She is a household name, the genius behind some of the most beloved characters in children’s literature, and a major inspiration to aspiring writers and artists everywhere. But consider an alternate universe where Beatrix Potter never created Peter Rabbit, Benjamin Bunny, Squirrel Nutkin, Tom Kitten, or Jemima Puddle-Duck. An alternative universe where her original career plan panned out, and she became successful in an entirely different field instead. Imagine a world where we know and remember Beatrix Potter as a mycologist—a scientist who researches fungi.
From a young age, Beatrix Potter’s fascination with the natural world was fervent. She latched onto to anything that had to do with animals and plants. In 1887, when she was in her early twenties, she began illustrating mushrooms in watercolors for the first time. At that point in time, Potter was studying mushrooms as a special artistic interest, as one would paint watercolors of flowers or bowls of fruit—just for pleasure and for something to hang on the walls. According to Potter’s biographer Linda Lear, author of Beatrix Potter: A Life in Nature, Potter did not even label these paintings: “Beatrix provided no Latin names for these early drawings, suggesting that she did not know them, and had selected them for their visual appeal.”
She would, however, eventually generate a small income for herself by designing decorative postcards with watercolors of nature. And her ambition and growing interest in fungi would eventually take her beyond the realm of a hobby and into pure research.
In the upcoming years, fungi would become something of an obsession for the future authoress who would one day be better known for her anthropomorphic rabbits. She would gradually form ideas of her own on how mushrooms and mold grew.
Coaching Potter along was a close long-time friend of the Potter family, Charles McIntosh, a fellow mycologist who had the intellect to recognize not only the young woman’s potential as a natural scientist, but also as a kindred spirit. Naturally, McIntosh was one of the first people Potter informed when, after years of research and various experiments, she’d at last developed her own theory of fungi germination. In an 1897 letter, she wrote to him, “I am doing some curious work with fungus spore, trying to draw up a paper with the assistance of my uncle Sir H. Roscoe. Have you ever suspected that there are intermediate species amongst Agarics and Boleti?”
Potter was reaching the point where she was ready to share her findings with the world, rather than just with McIntosh and a small selection of other likeminded individuals. She had her focus fixed in particular on the Linnean Society of London.
Founded back in 1788, the Linnean Society is London’s oldest and most established organization for discovery and progress in the natural sciences. In 1897, at age 31, Potter at last submitted a research paper for their consideration. The paper Potter submitted was titled “On the Germination of the Spores of Agaricineae,” and it came with an impressive handmade illustration of its topic, flammulina velutipes. Due to her gender, Potter was forbidden from presenting her paper to the Society herself. Instead, English botanist George Edward Massee had to present it on her behalf on April 1, 1897.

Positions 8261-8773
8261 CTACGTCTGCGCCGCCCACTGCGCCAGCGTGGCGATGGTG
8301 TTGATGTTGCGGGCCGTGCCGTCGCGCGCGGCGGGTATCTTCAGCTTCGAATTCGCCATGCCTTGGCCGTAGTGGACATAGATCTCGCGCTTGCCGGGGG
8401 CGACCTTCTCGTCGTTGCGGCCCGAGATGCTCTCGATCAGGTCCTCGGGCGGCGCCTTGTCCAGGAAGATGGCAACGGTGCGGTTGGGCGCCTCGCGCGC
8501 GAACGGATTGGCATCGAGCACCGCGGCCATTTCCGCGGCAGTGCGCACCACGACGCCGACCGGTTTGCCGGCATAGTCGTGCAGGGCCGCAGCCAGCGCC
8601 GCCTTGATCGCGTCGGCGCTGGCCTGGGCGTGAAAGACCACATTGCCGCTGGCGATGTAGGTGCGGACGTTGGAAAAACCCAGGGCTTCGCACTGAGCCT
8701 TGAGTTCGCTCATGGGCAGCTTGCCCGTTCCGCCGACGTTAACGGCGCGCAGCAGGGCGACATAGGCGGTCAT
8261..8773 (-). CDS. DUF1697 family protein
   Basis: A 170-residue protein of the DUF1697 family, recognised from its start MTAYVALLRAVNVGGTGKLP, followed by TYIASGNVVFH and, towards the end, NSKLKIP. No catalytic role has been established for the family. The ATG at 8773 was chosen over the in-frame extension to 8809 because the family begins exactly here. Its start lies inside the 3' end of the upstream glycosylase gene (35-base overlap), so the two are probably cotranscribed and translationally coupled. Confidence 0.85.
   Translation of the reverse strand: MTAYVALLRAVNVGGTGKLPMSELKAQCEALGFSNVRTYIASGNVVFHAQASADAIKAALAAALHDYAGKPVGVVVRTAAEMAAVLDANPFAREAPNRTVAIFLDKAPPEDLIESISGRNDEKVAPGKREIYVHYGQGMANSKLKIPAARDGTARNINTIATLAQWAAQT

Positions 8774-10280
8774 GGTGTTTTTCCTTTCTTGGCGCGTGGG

Despite the sexist setbacks, there seemed to have been some positive reception to her paper, as evidenced in Potter’s letter to McIntosh in September 1897: “My paper was read at the Linnean Society and ‘well-received,’ according to Mr. Massee, but they say it requires more work in it before it is printed.” But Potter had experienced a second mortification when she realized that her mold samples, which had been at the center of her research, may have been contaminated. Potter had conducted many of her experiments in the kitchen at her parents' estate, and the hygiene and general atmosphere were less than ideal for a budding scientist.
Discouraged, Potter ultimately abandoned the project, and withdrew her paper from the Society’s queue. 100 years later, in 1997, the Linnean Society issued a formal apology for the sexism it displayed in barring Potter from an in-person exhibition of her own work.
One can feel sympathy for Potter’s thwarted hopes for a career in science. At the same time, the world collectively can feel a warped sort of gratitude for the course of events that turned Potter away from the laboratory and back to the drawing desk. Beatrix Potter would turn her attention to writing and illustrating children's books, the most beloved and memorable of which is The Tale of Peter Rabbit. She remains one of the world’s bestselling authors, and decades after her 1943 death, her books can be found on children's bookshelves around the world.
Sources: Beatrix Potter: A Life in Nature by Linda Lear; The Linnean Society of London